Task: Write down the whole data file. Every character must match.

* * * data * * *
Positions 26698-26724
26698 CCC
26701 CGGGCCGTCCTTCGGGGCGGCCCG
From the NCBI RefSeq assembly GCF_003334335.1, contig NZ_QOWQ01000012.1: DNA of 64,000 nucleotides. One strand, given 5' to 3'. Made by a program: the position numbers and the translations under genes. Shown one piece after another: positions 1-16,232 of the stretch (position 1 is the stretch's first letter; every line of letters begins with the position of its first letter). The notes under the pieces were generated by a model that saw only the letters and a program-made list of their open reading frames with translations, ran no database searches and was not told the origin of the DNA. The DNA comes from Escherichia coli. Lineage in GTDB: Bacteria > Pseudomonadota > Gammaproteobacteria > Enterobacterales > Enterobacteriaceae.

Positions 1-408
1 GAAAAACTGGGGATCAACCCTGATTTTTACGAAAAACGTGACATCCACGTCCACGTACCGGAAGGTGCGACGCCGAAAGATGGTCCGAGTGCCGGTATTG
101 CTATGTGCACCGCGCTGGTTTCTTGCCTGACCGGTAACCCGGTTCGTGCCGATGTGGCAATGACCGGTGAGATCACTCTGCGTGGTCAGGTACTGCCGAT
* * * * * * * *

Positions 26698-26724
26698 CCC
26701 CGGGCCGTCCTTCGGGGCGGCCCG
From the NCBI RefSeq assembly GCF_003334335.1, contig NZ_QOWQ01000012.1: DNA of 64,000 nucleotides. One strand, given 5' to 3'. Made by a program: the position numbers and the translations under genes. Shown one piece after another: positions 1-16,232 of the stretch (position 1 is the stretch's first letter; every line of letters begins with the position of its first letter). The notes under the pieces were generated by a model that saw only the letters and a program-made list of their open reading frames with translations, ran no database searches and was not told the origin of the DNA. The DNA comes from Escherichia coli. Lineage in GTDB: Bacteria > Pseudomonadota > Gammaproteobacteria > Enterobacterales > Enterobacteriaceae.

Positions 1-408
1 GAAAAACTGGGGATCAACCCTGATTTTTACGAAAAACGTGACATCCACGTCCACGTACCGGAAGGTGCGACGCCGAAAGATGGTCCGAGTGCCGGTATTG
101 CTATGTGCACCGCGCTGGTTTCTTGCCTGACCGGTAACCCGGTTCGTGCCGATGTGGCAATGACCGGTGAGATCACTCTGCGTGGTCAGGTACTGCCGAT